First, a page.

Buckwheat sprouts a sleeve


It will eventually sprout two sleeves, but lets not get ahead of ourselves. I finished the back on Saturday and decided to keep the momentum going (even though I really just wanted to finish the first of the Leftover Socks, which is only a few rows from done). I cast on for the sleeve on Sunday night and immediately realized I should have thought more about it.

Please excuse the shadows – I refuse to close the blinds when it’s lovely and sunny outside.

I did, at least, read the pattern before starting. But I wish I’d read the sleeve part of the pattern before knitting the front and back, because if I had I might have decided to slip the first stitch in each row, thereby giving myself a nice selvedge edge from which to pick up the sleeve stitches. I didn’t do that, though, so I just had to pick them up through the edge of the fabric. This made for a bit of a mess when I had to repeatedly pull out the picked up stitches and start over so that there would be the same number of stitches picked up on each side, and that they would meet in the centre of the shoulder, etc.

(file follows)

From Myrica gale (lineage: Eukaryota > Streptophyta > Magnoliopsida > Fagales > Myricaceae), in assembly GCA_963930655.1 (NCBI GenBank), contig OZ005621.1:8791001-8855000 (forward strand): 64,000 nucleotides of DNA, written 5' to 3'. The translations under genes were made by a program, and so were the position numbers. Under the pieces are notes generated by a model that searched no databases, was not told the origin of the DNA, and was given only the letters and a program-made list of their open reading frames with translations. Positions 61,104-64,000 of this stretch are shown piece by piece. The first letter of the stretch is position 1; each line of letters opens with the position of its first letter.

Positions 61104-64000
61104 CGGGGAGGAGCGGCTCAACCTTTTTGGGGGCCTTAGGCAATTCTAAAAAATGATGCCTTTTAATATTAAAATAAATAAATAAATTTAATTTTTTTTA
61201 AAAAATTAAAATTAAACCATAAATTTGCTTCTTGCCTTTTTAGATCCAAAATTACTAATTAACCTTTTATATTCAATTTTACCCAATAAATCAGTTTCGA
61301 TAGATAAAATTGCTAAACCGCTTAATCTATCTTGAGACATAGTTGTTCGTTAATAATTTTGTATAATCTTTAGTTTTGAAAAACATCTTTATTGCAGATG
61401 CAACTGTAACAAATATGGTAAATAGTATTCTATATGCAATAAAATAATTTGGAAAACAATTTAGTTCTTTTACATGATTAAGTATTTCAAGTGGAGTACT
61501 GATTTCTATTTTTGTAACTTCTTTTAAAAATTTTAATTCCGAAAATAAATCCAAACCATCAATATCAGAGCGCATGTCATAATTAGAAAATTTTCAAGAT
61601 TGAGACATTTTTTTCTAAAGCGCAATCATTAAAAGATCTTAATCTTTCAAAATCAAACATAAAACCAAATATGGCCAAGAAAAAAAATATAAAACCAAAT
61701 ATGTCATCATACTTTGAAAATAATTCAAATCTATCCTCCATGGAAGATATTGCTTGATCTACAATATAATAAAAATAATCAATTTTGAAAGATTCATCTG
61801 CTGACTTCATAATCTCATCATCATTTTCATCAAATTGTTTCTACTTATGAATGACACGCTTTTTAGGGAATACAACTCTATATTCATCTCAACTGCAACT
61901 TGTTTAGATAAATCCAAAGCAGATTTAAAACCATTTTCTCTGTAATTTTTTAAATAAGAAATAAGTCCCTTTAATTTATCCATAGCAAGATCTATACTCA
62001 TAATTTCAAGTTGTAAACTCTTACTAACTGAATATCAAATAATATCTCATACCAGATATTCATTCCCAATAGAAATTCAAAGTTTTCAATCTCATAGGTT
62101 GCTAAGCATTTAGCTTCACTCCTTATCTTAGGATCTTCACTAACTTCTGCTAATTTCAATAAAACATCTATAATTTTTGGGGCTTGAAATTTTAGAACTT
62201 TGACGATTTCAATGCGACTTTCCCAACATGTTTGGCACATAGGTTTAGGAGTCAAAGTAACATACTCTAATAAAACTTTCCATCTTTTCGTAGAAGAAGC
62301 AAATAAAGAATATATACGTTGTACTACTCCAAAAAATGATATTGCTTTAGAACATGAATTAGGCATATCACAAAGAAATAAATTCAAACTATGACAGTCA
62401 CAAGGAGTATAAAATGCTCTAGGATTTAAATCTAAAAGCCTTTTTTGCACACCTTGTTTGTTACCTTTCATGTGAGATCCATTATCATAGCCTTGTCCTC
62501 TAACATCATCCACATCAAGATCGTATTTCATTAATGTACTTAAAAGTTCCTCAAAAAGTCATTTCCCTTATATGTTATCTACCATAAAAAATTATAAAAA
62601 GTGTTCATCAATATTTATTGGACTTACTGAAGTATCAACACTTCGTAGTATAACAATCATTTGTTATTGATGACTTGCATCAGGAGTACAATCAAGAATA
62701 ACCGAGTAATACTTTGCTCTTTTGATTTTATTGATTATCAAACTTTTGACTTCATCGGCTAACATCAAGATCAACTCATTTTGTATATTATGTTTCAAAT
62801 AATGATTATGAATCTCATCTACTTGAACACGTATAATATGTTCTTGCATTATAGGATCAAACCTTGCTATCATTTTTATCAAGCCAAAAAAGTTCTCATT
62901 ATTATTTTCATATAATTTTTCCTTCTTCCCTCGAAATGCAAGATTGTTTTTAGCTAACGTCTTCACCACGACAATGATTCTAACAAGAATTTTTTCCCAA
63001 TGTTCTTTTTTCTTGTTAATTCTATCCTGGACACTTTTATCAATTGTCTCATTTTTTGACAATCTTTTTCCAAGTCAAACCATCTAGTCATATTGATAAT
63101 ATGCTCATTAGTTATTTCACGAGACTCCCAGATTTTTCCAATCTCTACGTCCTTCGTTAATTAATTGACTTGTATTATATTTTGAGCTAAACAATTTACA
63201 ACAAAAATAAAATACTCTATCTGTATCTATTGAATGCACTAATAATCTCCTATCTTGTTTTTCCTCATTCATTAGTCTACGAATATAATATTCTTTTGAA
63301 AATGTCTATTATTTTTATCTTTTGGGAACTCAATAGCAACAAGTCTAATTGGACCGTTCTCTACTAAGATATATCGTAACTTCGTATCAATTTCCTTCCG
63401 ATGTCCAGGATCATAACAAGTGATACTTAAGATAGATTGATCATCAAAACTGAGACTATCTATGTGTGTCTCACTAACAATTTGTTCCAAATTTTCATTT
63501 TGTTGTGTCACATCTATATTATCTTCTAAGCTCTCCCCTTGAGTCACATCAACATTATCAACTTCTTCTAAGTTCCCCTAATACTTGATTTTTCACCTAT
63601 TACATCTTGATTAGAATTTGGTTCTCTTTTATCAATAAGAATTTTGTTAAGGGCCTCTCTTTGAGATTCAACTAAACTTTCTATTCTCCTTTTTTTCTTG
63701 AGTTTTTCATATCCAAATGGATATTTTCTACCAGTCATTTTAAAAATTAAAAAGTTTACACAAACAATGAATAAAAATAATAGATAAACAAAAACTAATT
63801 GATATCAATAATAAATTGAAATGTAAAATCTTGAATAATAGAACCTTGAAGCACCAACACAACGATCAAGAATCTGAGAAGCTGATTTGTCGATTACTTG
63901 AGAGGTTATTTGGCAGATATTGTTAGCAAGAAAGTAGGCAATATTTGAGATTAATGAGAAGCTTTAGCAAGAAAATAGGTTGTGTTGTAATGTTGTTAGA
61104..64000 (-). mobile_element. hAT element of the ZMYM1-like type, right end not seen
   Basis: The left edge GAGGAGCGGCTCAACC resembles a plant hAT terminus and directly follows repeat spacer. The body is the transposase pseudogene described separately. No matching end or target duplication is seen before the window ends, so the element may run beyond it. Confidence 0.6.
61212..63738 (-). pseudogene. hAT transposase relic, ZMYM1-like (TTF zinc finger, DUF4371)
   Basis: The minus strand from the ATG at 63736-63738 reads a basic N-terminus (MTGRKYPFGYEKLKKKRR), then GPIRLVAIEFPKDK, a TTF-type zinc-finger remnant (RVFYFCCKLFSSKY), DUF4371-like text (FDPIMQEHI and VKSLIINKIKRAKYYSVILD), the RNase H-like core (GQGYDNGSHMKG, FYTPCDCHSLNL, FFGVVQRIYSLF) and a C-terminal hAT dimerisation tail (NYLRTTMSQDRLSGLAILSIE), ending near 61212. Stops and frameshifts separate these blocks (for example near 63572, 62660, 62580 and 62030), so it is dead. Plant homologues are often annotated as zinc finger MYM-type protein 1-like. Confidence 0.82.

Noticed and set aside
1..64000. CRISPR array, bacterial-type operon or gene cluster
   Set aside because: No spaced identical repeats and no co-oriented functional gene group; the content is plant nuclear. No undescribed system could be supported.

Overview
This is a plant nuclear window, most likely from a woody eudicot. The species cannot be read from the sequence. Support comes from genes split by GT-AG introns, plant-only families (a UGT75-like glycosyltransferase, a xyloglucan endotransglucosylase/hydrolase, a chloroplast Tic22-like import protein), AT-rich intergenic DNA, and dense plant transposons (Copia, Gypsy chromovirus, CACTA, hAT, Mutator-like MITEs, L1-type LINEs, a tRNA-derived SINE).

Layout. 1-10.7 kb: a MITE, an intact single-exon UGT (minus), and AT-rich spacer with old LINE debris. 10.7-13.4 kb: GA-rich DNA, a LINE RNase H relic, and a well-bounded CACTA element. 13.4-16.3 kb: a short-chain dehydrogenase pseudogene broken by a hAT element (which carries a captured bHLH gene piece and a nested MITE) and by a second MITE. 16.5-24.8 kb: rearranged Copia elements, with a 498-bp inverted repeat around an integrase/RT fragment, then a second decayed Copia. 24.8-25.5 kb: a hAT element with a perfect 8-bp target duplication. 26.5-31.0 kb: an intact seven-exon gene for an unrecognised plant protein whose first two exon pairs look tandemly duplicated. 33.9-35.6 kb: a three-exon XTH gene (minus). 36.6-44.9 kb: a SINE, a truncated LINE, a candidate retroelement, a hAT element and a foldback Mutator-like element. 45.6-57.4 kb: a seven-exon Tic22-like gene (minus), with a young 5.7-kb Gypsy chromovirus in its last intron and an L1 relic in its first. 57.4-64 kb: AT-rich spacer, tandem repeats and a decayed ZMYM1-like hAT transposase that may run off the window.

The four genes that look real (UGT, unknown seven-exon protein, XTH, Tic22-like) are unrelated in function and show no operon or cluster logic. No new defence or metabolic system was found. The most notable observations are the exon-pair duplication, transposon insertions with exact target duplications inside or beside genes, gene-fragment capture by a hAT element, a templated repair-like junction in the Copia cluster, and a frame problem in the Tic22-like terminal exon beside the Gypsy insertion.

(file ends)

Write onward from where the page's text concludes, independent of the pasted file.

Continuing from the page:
The main thing I learned while doing this, though, is that doing short rows (to shape the shoulders) on double-pointed needles (or, “knitting skewers,” as L calls them) is really annoying. I really need to figure out the magic loop, because I have to think that this whole process would have been smoother (both in terms of ease of execution and fabric quality) if there hadn’t been so many annoying joins. Anyway, here I am, just past the short rows, where I suspect this will start to feel a lot more like a big sock and just tick right along.

I think it looks like the mouth of a big fish…

The sleeve is looking a little small right now, but I’m hoping that’s just because the stitches are all pushed together and not because it’s tiny and will thus require reknitting. Stay tuned!

4 thoughts on “Buckwheat sprouts a sleeve

  1. Cassy

    It’s Malabrigo, right? Superwash yarns usually grow a little bit more, so if you wet block it you can make the size you want if it seems too small. Looking great!

  2. Pingback: What a difference a year makes | Pans & Needles

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